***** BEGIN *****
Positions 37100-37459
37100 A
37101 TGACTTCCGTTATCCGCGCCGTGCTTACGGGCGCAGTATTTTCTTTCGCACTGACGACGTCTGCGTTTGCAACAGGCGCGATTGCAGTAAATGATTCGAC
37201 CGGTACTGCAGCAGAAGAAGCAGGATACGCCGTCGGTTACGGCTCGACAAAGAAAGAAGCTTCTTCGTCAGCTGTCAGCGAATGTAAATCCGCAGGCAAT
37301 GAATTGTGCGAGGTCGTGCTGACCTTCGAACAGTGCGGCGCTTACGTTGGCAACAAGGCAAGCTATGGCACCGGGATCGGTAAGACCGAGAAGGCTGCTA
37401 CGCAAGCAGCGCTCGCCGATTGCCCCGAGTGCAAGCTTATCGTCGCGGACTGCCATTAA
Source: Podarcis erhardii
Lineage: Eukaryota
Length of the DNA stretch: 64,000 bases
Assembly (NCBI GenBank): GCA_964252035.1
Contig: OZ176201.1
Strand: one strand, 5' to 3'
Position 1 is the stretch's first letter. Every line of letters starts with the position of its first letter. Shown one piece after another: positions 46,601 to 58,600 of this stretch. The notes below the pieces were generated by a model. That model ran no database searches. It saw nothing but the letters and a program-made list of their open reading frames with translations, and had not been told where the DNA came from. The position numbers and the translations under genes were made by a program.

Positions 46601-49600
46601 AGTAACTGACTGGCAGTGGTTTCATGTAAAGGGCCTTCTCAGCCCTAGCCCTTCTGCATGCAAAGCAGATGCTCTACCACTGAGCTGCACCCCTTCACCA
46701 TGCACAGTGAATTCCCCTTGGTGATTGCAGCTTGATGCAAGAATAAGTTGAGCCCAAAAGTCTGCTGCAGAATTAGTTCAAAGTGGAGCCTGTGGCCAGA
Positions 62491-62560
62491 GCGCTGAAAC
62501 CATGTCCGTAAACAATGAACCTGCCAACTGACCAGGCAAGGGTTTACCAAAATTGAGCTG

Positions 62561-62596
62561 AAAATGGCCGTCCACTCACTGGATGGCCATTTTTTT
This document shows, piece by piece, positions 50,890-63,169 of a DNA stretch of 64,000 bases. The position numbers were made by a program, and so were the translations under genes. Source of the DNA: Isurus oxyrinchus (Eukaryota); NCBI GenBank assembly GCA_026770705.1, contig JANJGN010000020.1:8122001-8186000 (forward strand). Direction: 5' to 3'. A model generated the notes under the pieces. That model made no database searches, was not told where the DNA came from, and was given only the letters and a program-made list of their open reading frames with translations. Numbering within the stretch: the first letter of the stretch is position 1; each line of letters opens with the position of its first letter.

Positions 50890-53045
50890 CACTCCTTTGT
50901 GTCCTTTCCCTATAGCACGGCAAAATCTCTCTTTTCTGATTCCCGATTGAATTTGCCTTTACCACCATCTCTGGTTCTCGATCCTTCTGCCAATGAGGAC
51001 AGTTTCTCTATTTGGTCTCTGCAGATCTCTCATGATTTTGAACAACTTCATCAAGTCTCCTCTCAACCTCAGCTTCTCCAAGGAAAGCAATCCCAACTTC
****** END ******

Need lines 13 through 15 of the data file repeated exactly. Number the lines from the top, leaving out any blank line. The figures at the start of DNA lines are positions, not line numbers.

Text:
Position 1 is the stretch's first letter. Every line of letters starts with the position of its first letter. Shown one piece after another: positions 46,601 to 58,600 of this stretch. The notes below the pieces were generated by a model. That model ran no database searches. It saw nothing but the letters and a program-made list of their open reading frames with translations, and had not been told where the DNA came from. The position numbers and the translations under genes were made by a program.

Positions 46601-49600
46601 AGTAACTGACTGGCAGTGGTTTCATGTAAAGGGCCTTCTCAGCCCTAGCCCTTCTGCATGCAAAGCAGATGCTCTACCACTGAGCTGCACCCCTTCACCA